When it comes to fraudulent purchases, one major problem is that customer often don’t recognize their transactions. Therefore, Harris argued that there’s room to improve the information provided to the consumer.
For example, a purchase from a vending machine might be charged under a random company name in another state that the customer is wholly unfamiliar with. But if that customer was instead presented with clean information about the company and where the purchase was made—perhaps even marked on a map– they’d be more likely to recognize their own purchases. Harris also pointed out that banks should allow customers to get alerts about their spending, allowing them to immediately review it to determine if it’s theirs or not.
McPherson agreed, explaining the issuers would benefit from these tools as well, since the chargeback process can be very expensive for them.
Another pain point for many consumers is dealing with having their card declined while trying to make a purchase. One way to improve the situation is to provide real-time information to the person, explaining why the transaction did not go through.
Harris reasoned that regardless of why the card was declined, instant communication would make the situation better. If there are insufficient funds, for example, Harris pointed out the bank could immediately offer an overdraft protection.
More important is to avoid the decline in the first place. Harris explained how declines typically occur because the person lacks the necessary funds or because the purchase departs from typical shopping patterns.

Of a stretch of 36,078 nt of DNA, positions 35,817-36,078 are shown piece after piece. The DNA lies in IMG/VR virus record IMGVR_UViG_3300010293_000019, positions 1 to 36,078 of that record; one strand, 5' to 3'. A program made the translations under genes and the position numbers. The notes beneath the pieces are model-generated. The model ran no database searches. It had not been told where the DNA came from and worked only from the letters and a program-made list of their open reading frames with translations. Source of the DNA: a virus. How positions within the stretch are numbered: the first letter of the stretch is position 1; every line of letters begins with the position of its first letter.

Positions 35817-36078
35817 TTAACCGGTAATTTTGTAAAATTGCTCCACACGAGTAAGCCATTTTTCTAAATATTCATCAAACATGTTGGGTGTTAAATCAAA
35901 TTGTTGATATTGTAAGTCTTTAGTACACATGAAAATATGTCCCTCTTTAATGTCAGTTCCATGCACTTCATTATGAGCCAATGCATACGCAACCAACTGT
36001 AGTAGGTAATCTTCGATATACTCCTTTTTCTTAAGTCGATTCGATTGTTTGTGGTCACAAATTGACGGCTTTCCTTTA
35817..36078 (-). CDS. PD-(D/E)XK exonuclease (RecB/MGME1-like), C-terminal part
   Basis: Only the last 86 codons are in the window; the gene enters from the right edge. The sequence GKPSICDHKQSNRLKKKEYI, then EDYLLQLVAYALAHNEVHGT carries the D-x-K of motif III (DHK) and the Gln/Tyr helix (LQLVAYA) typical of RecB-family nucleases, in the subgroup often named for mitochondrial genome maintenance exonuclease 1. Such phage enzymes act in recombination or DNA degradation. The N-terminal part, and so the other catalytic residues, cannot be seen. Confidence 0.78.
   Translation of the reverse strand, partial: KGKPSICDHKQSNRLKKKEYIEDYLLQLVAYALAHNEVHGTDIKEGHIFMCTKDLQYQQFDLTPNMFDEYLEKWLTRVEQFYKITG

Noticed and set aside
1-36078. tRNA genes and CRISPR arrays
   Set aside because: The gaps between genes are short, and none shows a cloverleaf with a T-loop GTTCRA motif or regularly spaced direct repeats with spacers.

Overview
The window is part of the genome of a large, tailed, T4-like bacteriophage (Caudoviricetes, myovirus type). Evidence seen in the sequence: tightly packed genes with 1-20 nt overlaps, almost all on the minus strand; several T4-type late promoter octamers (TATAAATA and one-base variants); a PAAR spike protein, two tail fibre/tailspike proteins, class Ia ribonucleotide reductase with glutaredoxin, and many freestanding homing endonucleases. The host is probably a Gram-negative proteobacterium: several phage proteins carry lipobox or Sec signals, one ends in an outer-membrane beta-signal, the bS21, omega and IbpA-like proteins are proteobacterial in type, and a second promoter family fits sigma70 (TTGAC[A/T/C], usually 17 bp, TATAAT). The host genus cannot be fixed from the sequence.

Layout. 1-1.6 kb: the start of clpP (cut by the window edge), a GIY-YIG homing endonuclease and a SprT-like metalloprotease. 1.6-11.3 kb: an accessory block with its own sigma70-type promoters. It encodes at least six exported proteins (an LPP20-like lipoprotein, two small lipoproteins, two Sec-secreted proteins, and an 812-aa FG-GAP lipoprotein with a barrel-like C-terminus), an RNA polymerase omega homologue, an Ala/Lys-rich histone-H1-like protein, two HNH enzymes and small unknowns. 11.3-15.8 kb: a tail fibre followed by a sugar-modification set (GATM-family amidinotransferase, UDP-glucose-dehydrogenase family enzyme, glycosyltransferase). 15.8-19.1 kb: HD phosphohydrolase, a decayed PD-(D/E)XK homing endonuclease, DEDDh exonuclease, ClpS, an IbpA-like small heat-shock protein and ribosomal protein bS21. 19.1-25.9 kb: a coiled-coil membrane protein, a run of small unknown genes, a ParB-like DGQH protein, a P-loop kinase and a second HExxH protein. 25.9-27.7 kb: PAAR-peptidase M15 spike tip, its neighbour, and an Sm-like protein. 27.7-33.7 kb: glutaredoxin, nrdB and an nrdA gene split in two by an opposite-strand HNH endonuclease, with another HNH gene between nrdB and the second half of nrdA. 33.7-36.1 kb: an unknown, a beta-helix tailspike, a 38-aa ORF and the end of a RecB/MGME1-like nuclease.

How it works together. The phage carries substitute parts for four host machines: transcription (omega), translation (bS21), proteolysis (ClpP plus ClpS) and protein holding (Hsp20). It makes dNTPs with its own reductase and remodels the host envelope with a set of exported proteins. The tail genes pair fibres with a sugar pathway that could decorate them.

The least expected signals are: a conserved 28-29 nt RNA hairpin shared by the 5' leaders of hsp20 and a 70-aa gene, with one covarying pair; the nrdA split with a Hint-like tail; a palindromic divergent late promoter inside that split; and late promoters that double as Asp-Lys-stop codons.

In the latter case, verifying the customer’s location would help avoid the decline. If the mobile app could use the person’s location data on their phone, the bank could determine that the cardholder is in the same location as the card.
Such a solution “enhances the customer relationship because you’re not declining the transaction, and it saves the issuer money,” said Harris.
Often times, when a customer has a card declined, they simply switch to another one. “Our research shows that two thirds of consumers have two or more cards, and a third of them have three or more cards,” said McPherson. “We’ve seen some indicators that attrition rates do go up in cases where people are declined.”
Improving the traveling experience:
The third moment Harris and McPherson discussed was related to traveling. Many people have their cards declined while traveling overseas. McPherson noted that credit cards are more likely than debit cards to be declined during in-person purchases while abroad. The inverse is true for e-commerce: debit cards are more likely to be rejected.